• mary
        Posted November 11, 2010 at 12:32 pm | Permalink

        am glad perservating is ongoing we haven’t used it for a while now :)

        • Andy
          Posted November 11, 2010 at 12:52 pm | Permalink

          with much deditence and persication I am battling on with the toughie, but really struggling….

          • mary
            Posted November 11, 2010 at 12:58 pm | Permalink

            mmmm new words, what you think Sue? :)

            • Andy
              Posted November 11, 2010 at 1:15 pm | Permalink

              Typo, should be dedistence and persication

    • tilly
      Posted November 11, 2010 at 12:53 pm | Permalink

      Also 21a in Cryptic is similar style of clue to 11a in Toughie. Coincidence???

  3. mary
    Posted November 11, 2010 at 11:30 am | Permalink

    I have to agree with Sue today, this puzzle was (in my opinion) the easiest one since I left the clueless club, at first because of the association between 1a, 12a, 13a, I thought it would be difficult but it all fell into place nicely and if this isn’t Rufus it has become my next favourite setter, don’t think it could possibly be Ray T???! fav clue, though an obvious one 2d:) a nice one for the CC today I think

    • crypticsue
      Posted November 11, 2010 at 11:32 am | Permalink

      Well done Mary – you will soon be in the Advanced Clueless Club, like me :D

      • mary
        Posted November 11, 2010 at 11:35 am | Permalink

        At the moment I am in the JOCC (just out of clueless club) and I think I will be here for a long time to come Sue, these puzzles don’t come along too often :)

        • mary
          Posted November 11, 2010 at 11:36 am | Permalink

          Sorry Dave good morning and thanks for the review just going to read through

          • Kath
            Posted November 11, 2010 at 12:20 pm | Permalink

            Good morning (actually good afternoon now) and good luck to you for today.

            • mary
              Posted November 11, 2010 at 12:30 pm | Permalink

              thanks Kath

    • Digby
      Posted November 12, 2010 at 12:21 pm | Permalink

      Mary, I now have it on good authority (his) that this was not a Rufus puzzle.

  4. Collywobbles
    Posted November 11, 2010 at 12:14 pm | Permalink

    I don’t know this mystery setter is but we could do with him again

  5. Kath
    Posted November 11, 2010 at 12:18 pm | Permalink

    I found this quite difficult but, having finished it now, can’t really see why. I was held up by being completely unable to get 1a etc – it (they) was (were) the last to go in and even then it was a total guess and then look up – I’ve never heard the phrase before. I was also held up for a long time by putting ‘kiss’ for 23a – not totally illogical, I hope – a cross ‘x’ is a kiss and we always called those funny little revolving gates ‘kissing gates’! Oh dear – please don’t all think that I’ve lost my marbles!! :oops: That was sorted out once I got 1d. I liked 18a and 27d. Thanks to Mr or Mrs Mystery Setter and to Big Dave. What does an open grid mean?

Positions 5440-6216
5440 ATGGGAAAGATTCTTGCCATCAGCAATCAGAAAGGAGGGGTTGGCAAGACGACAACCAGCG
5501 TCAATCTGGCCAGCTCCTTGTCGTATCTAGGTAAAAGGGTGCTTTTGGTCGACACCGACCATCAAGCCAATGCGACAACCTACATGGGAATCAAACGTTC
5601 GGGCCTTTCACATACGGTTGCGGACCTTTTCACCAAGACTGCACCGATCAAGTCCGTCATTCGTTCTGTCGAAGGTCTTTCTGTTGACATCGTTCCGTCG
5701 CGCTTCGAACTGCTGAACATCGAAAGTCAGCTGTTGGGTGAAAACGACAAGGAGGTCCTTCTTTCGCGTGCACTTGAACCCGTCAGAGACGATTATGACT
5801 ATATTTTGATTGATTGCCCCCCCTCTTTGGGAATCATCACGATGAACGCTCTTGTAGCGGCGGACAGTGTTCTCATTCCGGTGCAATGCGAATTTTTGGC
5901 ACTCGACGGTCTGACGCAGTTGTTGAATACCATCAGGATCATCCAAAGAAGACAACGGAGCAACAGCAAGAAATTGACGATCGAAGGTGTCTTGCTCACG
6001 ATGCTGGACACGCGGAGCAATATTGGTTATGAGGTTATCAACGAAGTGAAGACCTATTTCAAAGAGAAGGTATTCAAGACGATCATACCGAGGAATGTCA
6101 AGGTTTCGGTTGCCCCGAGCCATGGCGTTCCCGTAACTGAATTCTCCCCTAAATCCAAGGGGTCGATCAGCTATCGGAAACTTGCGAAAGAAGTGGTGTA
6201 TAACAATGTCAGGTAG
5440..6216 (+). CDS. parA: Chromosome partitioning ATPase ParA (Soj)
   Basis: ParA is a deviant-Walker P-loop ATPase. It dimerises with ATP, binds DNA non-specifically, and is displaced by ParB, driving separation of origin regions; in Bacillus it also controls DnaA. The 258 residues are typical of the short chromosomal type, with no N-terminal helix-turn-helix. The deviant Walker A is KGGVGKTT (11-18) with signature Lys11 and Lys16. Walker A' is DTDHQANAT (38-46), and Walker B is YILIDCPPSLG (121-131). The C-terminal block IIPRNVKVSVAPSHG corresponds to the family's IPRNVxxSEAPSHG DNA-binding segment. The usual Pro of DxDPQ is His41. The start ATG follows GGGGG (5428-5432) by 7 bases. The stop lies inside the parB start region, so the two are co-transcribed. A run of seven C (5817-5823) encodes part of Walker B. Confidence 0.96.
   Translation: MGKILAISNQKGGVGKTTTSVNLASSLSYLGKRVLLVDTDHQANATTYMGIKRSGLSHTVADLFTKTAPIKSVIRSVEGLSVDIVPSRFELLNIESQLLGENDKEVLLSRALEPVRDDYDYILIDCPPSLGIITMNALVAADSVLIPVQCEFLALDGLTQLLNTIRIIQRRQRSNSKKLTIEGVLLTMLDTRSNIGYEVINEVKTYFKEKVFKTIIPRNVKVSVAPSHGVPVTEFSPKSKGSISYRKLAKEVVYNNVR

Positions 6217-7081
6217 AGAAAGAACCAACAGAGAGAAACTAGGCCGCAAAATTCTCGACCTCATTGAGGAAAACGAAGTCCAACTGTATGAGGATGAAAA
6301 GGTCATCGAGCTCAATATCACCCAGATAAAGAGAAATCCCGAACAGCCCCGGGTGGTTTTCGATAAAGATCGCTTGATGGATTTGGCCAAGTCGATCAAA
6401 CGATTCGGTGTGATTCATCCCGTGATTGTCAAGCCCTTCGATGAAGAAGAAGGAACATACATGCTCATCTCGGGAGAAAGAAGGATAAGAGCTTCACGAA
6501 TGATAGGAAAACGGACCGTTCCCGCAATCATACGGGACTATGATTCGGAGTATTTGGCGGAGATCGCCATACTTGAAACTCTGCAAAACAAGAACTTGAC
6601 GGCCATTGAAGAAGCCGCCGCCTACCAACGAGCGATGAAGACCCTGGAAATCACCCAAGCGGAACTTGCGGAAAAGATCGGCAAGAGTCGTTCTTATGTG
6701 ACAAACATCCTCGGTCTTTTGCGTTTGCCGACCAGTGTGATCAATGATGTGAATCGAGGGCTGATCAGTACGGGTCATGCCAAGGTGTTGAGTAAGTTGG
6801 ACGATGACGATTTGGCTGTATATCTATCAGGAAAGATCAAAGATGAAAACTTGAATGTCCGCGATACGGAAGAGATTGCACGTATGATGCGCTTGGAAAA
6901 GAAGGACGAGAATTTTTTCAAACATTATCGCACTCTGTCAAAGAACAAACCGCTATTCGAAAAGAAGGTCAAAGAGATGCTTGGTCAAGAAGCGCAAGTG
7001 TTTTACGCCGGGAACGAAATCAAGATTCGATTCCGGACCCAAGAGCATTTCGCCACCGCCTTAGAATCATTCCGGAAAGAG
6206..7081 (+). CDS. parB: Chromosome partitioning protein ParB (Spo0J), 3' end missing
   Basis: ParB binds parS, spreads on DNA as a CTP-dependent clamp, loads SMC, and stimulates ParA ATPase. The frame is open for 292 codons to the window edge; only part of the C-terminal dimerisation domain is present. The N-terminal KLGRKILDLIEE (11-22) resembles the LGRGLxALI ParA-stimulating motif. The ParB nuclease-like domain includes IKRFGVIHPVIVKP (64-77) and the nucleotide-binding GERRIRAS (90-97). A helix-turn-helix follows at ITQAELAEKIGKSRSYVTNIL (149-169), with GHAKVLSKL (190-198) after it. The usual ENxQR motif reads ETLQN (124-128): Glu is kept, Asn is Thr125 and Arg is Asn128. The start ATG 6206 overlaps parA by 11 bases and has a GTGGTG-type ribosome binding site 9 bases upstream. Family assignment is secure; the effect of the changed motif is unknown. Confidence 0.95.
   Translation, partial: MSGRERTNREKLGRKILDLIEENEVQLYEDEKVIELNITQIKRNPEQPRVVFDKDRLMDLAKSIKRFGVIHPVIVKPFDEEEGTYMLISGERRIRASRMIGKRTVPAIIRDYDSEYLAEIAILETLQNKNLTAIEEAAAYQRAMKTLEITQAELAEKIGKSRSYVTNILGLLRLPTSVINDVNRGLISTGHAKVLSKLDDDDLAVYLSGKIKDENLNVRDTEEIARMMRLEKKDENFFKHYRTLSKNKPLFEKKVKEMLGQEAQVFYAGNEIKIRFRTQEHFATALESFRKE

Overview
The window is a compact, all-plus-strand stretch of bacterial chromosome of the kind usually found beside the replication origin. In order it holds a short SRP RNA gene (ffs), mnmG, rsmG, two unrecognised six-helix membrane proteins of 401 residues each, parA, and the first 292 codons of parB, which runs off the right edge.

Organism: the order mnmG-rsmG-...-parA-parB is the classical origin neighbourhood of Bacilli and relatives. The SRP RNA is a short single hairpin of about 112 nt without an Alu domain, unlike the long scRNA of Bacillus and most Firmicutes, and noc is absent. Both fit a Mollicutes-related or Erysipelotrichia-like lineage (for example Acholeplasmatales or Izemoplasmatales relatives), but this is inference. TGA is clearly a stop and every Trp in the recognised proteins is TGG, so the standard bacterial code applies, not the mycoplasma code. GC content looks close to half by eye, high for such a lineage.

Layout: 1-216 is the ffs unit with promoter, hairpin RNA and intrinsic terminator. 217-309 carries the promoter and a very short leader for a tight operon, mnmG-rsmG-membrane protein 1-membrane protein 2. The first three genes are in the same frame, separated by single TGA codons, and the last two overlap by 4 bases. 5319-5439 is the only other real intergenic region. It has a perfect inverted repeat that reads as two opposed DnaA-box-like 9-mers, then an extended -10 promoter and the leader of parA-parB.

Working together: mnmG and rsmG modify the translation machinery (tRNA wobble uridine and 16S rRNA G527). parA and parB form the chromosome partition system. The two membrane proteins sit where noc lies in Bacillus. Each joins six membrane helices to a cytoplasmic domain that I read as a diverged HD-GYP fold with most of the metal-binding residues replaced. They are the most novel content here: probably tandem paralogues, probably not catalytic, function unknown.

• mary
      Posted November 11, 2010 at 12:31 pm | Permalink

      I thought kiss at first too Kath, I wouldn’t say a gate and a door were the same thing

      • Digby
        Posted November 11, 2010 at 1:55 pm | Permalink

        No doubt BD will correct me, but as far as I know there is no hard definition of an “open grid”. I take it as a term to describe one with considerably more white squares than black; and with alternate letters intersecting, as opposed to some where there are two consecutive unchecked letters in the answer (for which there is another word that escapes me). Anyway, it all fell into place pretty quickly for me, particularly the 4 long clues. Most enjoyable, but 2* difficulty IMHO.

        • mary
          Posted November 11, 2010 at 2:02 pm | Permalink

          I think it’s a double unch Digby?

          • Digby
            Posted November 11, 2010 at 2:16 pm | Permalink

            Mary – if you say so! Sounds like someone has dropped their 3-course lunch!

        • Posted November 11, 2010 at 2:12 pm | Permalink

          That was exactly what I meant.

          I think they are known as OO or EE to indicate that the across and down clues are in the odd or even columns respectively. Perhaps Anax might enlighten us!

          • Kath
            Posted November 11, 2010 at 9:08 pm | Permalink

            Oh blimey – now I’m even more confused! Still don’t understand OO or EE. Am now off to compare today’s cryptic with the toughie – almost wish that I’d never asked!! How pathetic is that? Thanks for replying Digby and BD – am sure that all will become clear some time …

    • Posted November 11, 2010 at 1:53 pm | Permalink

      Compare this grid with the one used for today’s Toughie, which makes you feel boxed-in.

  6. Andy
    Posted November 11, 2010 at 12:24 pm | Permalink

    Very enjoyable today, did seem to be more anagrams than of late, or is it just me? never heard of 29a , had to check on tinterweb but other than that all good. Am with Kath on not knowing what an open grid means. Thanks to Mysteron and BD

  7. Collywobbles
    Posted November 11, 2010 at 12:28 pm | Permalink

    There’s something wrong with the number of letters allocated to 1a

    • mary
      Posted November 11, 2010 at 12:33 pm | Permalink

      No Collywobbles it is taken as a whole phrase with 12a and 13a

      • Collywobbles
        Posted November 11, 2010 at 1:23 pm | Permalink

        But Mary, Cluedup shows it as 4,4,7 whereas it is actually 15, 2,3,4 as far as I can see

        • Posted November 11, 2010 at 1:30 pm | Permalink

          CluedUp, as was, seems to have been written by someone who was unaware that answers can spread across more than one clue, that some clues have punctuation in them (many apostrophes get dropped) and that some clues use italics – i.e. someone who is not a crossword enthusiast.. What you might call a triumph of design over content.